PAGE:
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And the silver spoon.

Wednesday, November 26, 2008

Things I regret about my education…

I’m starting an on again, off again, series on education. I want to start with things I regret and resent about my education and then move onto my educational philosophy. My regrets and resentments do not reflect my parents or individual teachers; they reflect a disagreement I have with an institution. This is not meant to be taken personally. This is a diary of a parent who wants to do better by her child, after all, that is the American Dream.

I regret not having a course in Western Civilization. When talking to people who did take such a course, I actually present myself as if I have had one, which is why some people may be surprised. Anything that I’ve picked up, I have done because I am interested in history, politics, and philosophy (yes, yes, also in math and chemistry and nutrition, but this is a post on Western Civ.).

How did this happen? Well, I’ll take 4/17ths of the responsibility. I had the opportunity in college (nope, wasn’t required in college) but didn’t. In high-school, there were two tracks, the honors track and the average students track. The general assumption was both tracks took the same courses, but that wasn’t the case. The honors students took American lit and history in 10th grade, Western Civ and Lit in 11th grade, and Brit lit and econ in 12th grade. Average students took general lit and American history in 10th grade; American lit and world history in 11th grade, and world lit and civics in 12th grade. As such, I was never required to take a course in Western Civ.

Now, in college, I certainly had the opportunity. I decided against it as I was very disappointed in the American History course I took in college, and I felt that, if I were truly interested, it was incumbent upon myself to explore the topic.

Philosophically, I think this is a problem because I believe it was my parents general assumption that *all* their daughters would receive a course in Western Civilization (one could say 2 out of 3 isn’t that bad, and better than the 90 or so out of 350 or so in each graduating class in our public school, but that’s the wrong way to look at things). However, it is the assumption of the educational establishment that if one grows up in a white, middle class home, one must receive indoctrination in Western Civilization from ones parents. Therefore, it is more important to teach kids that other cultures are just as good as the Western way of doing things. Personally, though I believe there is much to be learned from and about other cultures, I would rather live in a Western culture than, say, an Islamic culture. Because I would rather live in a Western culture, I do believe that the western way of living is superior and would defy any woman to demonstrate that Western culture is inferior.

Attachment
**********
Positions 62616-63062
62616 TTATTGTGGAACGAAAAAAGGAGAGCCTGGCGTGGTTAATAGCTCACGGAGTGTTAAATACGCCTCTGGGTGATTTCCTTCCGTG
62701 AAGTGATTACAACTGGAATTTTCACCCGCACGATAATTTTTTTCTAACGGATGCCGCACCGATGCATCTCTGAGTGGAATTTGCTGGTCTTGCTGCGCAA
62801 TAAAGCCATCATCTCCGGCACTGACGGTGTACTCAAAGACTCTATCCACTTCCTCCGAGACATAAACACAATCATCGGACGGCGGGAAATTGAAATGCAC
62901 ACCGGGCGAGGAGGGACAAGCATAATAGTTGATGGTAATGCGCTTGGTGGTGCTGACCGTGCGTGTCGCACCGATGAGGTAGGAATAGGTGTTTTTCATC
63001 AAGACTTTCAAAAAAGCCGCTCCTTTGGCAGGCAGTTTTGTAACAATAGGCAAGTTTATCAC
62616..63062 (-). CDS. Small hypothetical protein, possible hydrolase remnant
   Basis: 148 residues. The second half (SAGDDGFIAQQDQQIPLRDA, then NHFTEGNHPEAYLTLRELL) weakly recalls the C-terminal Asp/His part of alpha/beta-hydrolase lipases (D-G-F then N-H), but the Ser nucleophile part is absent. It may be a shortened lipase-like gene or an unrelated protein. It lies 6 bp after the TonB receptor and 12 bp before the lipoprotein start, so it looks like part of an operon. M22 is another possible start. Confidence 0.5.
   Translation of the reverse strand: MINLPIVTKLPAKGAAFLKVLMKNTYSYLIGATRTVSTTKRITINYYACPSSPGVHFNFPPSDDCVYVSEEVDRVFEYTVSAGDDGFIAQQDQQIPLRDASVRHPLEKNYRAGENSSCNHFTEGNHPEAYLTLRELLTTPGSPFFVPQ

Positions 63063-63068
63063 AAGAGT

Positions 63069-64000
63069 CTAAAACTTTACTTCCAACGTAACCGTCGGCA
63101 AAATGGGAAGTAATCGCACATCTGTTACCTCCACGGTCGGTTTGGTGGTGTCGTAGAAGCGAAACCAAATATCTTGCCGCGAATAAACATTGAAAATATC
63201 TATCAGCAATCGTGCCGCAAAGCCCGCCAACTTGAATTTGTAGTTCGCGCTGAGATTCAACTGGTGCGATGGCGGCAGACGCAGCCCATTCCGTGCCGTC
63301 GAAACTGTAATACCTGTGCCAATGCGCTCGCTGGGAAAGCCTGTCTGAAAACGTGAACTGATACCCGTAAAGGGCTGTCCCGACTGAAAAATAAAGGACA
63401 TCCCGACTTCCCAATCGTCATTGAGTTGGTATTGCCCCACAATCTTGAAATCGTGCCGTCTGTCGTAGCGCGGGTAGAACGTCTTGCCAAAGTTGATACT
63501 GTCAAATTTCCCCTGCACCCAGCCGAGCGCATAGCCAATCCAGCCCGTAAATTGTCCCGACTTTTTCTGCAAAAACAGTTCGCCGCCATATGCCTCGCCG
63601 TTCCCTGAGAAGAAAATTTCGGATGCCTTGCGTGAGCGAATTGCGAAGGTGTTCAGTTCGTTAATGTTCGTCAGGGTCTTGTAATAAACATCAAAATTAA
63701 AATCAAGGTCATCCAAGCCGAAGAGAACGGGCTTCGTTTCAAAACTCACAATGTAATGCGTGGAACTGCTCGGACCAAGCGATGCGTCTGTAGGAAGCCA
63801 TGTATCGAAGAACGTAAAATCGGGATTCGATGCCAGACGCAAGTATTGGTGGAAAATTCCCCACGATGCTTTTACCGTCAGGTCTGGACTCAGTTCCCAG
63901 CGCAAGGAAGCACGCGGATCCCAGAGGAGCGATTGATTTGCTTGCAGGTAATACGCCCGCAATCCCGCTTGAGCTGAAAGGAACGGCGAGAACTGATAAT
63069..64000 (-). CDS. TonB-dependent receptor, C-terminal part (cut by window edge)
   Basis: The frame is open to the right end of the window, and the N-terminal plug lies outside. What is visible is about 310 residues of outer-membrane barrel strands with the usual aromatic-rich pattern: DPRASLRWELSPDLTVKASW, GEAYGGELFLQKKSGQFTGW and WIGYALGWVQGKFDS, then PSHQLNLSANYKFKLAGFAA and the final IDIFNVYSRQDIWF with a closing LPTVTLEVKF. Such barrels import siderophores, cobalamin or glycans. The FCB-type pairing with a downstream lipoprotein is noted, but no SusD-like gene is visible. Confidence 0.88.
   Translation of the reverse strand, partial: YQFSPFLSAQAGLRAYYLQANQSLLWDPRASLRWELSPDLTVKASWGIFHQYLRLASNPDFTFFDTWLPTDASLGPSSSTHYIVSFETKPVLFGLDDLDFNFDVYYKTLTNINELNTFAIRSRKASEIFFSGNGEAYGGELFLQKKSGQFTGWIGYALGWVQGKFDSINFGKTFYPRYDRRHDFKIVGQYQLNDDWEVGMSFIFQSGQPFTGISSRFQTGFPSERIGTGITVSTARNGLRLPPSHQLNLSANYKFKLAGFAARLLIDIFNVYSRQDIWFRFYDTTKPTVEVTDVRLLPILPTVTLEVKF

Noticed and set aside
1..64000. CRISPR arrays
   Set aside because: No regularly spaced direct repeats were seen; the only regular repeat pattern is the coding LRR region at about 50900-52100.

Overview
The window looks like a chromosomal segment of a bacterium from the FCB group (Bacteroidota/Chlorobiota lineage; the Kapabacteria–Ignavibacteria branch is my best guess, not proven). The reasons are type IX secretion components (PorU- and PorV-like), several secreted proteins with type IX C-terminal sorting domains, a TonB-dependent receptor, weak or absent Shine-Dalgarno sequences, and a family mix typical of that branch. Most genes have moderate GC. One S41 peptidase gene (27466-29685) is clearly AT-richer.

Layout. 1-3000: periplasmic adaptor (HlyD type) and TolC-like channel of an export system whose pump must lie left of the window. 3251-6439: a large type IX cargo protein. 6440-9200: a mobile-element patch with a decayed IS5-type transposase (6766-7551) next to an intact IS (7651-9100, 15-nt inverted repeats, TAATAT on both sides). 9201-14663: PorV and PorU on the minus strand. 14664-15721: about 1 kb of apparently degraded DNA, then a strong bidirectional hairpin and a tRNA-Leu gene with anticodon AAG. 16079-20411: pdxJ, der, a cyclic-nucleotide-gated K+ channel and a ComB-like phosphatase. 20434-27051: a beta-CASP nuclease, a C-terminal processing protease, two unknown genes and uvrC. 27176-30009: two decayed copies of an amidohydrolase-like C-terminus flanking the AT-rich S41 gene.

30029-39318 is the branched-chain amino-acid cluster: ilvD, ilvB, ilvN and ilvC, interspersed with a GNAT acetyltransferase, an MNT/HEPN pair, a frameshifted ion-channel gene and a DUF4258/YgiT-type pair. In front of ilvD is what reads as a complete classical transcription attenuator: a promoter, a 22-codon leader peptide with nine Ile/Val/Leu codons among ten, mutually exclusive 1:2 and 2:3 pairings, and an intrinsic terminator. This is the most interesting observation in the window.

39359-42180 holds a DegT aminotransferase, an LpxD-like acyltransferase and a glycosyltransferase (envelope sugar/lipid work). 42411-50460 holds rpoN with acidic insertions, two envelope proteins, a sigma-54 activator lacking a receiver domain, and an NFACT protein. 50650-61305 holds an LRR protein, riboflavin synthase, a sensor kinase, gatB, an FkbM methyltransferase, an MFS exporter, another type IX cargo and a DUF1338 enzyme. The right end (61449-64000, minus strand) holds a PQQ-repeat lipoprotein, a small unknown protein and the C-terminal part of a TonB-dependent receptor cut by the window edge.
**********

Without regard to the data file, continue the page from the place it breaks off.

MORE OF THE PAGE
At any rate, there is a lack of training in Western history and philosophy in our public school system. This is sad because when we lack training in our own culture, we fail to learn from the mistakes in our history. I’m not saying capitalism is the be all and end all best of economic philosophies, but the Nazis were socialists, Christians are persecuted in socialist China, and Communist Russia had some bad problems too, with regards to human rights. And I’m not implying that all socialists and all communists are bad people, rather these philosophies have led to horrific crimes against humanity and should be watched.

2 Comments:

  • At 4:31 PM , Blogger Henry Cate said...

    "And I’m not implying that all socialists and all communists are bad people, rather these philosophies have led to horrific crimes against humanity and should be watched."

    I think you are too kind. Death by Governmentt shows that the vast majority of people killed in the last hundred years have been killed by government.

     
  • At 6:21 PM , Blogger Liz said...

    As a Christian, I try to put the best light on things. Personally, I am not a socialist, but I have friends that I like very much who are. I'm starting to ponder the benefits of Chesterton's Distributivist philosophy, but I remain a charitable capitalist.

     

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